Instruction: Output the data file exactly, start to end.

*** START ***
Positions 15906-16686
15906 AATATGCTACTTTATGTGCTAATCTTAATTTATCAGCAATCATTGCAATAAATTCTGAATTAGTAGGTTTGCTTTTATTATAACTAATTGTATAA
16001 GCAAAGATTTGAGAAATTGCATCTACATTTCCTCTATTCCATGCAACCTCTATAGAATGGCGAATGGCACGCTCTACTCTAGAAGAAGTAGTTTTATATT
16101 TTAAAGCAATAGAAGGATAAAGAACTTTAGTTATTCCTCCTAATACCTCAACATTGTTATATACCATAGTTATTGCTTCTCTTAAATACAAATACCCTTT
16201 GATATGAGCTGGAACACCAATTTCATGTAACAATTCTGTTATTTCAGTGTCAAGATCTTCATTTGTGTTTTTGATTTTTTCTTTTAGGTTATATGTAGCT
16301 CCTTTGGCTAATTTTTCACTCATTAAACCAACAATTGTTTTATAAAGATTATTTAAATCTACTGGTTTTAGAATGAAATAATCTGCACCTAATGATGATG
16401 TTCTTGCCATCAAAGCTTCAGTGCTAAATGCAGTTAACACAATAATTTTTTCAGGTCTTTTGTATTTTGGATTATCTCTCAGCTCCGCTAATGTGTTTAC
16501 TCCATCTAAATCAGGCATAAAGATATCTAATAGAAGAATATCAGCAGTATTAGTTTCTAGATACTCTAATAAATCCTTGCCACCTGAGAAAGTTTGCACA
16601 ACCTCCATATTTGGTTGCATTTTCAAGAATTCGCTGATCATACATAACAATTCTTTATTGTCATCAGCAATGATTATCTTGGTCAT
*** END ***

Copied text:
Positions 15906-16686
15906 AATATGCTACTTTATGTGCTAATCTTAATTTATCAGCAATCATTGCAATAAATTCTGAATTAGTAGGTTTGCTTTTATTATAACTAATTGTATAA
16001 GCAAAGATTTGAGAAATTGCATCTACATTTCCTCTATTCCATGCAACCTCTATAGAATGGCGAATGGCACGCTCTACTCTAGAAGAAGTAGTTTTATATT
16101 TTAAAGCAATAGAAGGATAAAGAACTTTAGTTATTCCTCCTAATACCTCAACATTGTTATATACCATAGTTATTGCTTCTCTTAAATACAAATACCCTTT
16201 GATATGAGCTGGAACACCAATTTCATGTAACAATTCTGTTATTTCAGTGTCAAGATCTTCATTTGTGTTTTTGATTTTTTCTTTTAGGTTATATGTAGCT
16301 CCTTTGGCTAATTTTTCACTCATTAAACCAACAATTGTTTTATAAAGATTATTTAAATCTACTGGTTTTAGAATGAAATAATCTGCACCTAATGATGATG
16401 TTCTTGCCATCAAAGCTTCAGTGCTAAATGCAGTTAACACAATAATTTTTTCAGGTCTTTTGTATTTTGGATTATCTCTCAGCTCCGCTAATGTGTTTAC
16501 TCCATCTAAATCAGGCATAAAGATATCTAATAGAAGAATATCAGCAGTATTAGTTTCTAGATACTCTAATAAATCCTTGCCACCTGAGAAAGTTTGCACA
16601 ACCTCCATATTTGGTTGCATTTTCAAGAATTCGCTGATCATACATAACAATTCTTTATTGTCATCAGCAATGATTATCTTGGTCAT